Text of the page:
Texas authorities found a homeless man at risk of Ebola, NBC News reported Sunday. He reportedly came into contact with Thomas Eric Duncan, the first person in America to be diagnosed with the virus. Dallas County Judge Clay Jenkins said the person, who was preliminarily identified as Michael Lively, was a “low-risk individual.”

“We are working to locate the individual and get him to a comfortable, compassionate place where we can monitor him and care for his every need for the full incubation period,” Jenkins said in an emailed statement before Lively was located. “I want to emphasize that he is a low risk individual and we are doing this out of precautionary measures.”

A reporter for KTVT-TV, Dallas, tweeted a picture of Lively, the person who reportedly came into contact with Duncan. He said officials described him as a “panhandler.”

He was purportedly in a group of 38 people who were tested for Ebola and then went “missing,” Dr. Tom Frieden, director for the Centers for Disease Control and Prevention, said during a press conference. The man did not exhibit symptoms of the deadly virus, but officials want to watch him during the full incubation period as a precaution, The Dallas Morning News reported.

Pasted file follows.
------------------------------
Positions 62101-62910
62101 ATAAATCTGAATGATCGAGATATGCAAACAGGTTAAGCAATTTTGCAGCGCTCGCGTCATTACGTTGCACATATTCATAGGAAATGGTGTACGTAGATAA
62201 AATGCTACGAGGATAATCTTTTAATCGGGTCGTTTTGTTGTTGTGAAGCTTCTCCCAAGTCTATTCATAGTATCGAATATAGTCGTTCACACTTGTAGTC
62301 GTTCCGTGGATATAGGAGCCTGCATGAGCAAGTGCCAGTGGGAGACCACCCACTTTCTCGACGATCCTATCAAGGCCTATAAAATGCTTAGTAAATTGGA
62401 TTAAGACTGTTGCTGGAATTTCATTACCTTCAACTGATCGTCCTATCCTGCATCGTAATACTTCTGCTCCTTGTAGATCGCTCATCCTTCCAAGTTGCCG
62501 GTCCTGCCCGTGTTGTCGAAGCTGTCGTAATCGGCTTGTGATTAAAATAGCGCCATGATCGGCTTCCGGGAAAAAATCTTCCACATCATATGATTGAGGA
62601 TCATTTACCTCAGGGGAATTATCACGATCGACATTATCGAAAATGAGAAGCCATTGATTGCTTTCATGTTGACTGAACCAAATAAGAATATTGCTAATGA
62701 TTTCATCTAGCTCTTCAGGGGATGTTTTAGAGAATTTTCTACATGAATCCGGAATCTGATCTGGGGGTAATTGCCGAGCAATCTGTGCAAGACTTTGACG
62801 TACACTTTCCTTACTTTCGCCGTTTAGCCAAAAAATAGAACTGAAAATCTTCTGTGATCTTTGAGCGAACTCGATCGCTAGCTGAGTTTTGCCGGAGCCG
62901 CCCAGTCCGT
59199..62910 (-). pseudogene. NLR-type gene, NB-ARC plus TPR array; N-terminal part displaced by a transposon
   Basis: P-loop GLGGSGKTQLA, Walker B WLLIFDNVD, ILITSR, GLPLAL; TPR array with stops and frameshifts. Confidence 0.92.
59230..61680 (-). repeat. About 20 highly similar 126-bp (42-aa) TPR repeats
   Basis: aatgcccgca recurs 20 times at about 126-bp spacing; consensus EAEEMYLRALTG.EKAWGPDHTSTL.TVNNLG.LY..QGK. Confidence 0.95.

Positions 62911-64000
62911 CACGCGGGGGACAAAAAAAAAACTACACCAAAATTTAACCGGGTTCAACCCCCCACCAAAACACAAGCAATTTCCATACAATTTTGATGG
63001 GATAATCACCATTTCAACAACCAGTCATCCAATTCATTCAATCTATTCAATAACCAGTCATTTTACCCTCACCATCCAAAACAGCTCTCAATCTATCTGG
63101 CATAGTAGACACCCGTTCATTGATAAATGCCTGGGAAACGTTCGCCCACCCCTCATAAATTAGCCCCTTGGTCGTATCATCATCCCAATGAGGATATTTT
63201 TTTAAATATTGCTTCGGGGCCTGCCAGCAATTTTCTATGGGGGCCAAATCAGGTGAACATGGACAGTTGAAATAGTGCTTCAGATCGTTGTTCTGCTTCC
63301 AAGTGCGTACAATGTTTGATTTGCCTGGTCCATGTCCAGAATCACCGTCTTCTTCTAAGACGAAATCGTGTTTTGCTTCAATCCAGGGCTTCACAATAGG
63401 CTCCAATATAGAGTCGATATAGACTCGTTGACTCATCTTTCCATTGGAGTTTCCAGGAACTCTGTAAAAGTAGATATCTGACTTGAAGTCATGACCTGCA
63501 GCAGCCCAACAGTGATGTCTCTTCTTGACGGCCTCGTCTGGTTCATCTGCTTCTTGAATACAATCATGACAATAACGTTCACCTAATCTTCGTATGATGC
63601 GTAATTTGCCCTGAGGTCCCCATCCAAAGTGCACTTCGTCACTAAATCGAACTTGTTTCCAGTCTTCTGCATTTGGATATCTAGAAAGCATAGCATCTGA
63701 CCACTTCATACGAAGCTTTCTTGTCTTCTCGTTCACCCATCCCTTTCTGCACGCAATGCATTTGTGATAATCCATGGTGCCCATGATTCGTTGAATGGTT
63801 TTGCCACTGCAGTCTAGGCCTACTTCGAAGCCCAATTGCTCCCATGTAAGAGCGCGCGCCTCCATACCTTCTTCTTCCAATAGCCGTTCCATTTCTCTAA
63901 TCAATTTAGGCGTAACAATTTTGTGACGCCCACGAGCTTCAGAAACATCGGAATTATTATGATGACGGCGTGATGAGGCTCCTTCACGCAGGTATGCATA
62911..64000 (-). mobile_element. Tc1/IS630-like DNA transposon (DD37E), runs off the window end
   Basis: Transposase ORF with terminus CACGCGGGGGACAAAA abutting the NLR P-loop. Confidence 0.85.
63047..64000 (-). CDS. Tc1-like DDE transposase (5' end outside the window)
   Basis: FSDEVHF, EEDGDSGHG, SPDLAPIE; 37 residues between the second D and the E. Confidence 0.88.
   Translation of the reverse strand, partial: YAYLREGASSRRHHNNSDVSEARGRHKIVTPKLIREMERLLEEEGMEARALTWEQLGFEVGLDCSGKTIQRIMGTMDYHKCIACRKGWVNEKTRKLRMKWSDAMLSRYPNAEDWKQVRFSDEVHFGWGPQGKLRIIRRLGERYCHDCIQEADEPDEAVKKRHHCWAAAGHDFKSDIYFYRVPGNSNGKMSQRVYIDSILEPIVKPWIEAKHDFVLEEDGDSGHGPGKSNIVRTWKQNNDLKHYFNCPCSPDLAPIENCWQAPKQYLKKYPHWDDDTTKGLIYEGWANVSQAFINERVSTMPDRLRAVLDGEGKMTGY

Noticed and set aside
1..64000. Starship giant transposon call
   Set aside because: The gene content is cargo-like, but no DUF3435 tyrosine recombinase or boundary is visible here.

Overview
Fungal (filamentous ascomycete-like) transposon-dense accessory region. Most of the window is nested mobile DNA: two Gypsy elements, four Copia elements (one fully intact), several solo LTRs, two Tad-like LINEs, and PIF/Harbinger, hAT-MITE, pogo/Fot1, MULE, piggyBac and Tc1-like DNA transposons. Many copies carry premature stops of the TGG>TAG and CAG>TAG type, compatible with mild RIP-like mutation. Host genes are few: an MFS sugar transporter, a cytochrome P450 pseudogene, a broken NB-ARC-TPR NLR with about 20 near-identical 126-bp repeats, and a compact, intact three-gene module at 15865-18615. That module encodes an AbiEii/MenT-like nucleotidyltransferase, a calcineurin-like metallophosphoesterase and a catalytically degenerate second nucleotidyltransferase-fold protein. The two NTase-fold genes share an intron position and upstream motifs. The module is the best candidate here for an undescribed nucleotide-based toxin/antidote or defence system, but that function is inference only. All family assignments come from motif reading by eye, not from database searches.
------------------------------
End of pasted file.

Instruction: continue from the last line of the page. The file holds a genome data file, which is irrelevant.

The director said the CDC was flooded with calls, as many as 800 a day, after Duncan was diagnosed with Ebola, NBC News reported.

Frieden was positive about curbing the outbreak in Dallas. He had "no doubt" the U.S. would stop Ebola "in its tracks” but noted Duncan "has taken a turn for the worse." He was listed in critical condition, the hospital said.

Some African immigrants in Dallas are worried about a possible backlash after Ducan knowingly traveled to the U.S. even though he came into contact with someone who ultimately died from the virus, Reuters reported. "Some people around here see us as bringing the disease and that's just not right," a Liberian, who asked to be called Sekou, said.

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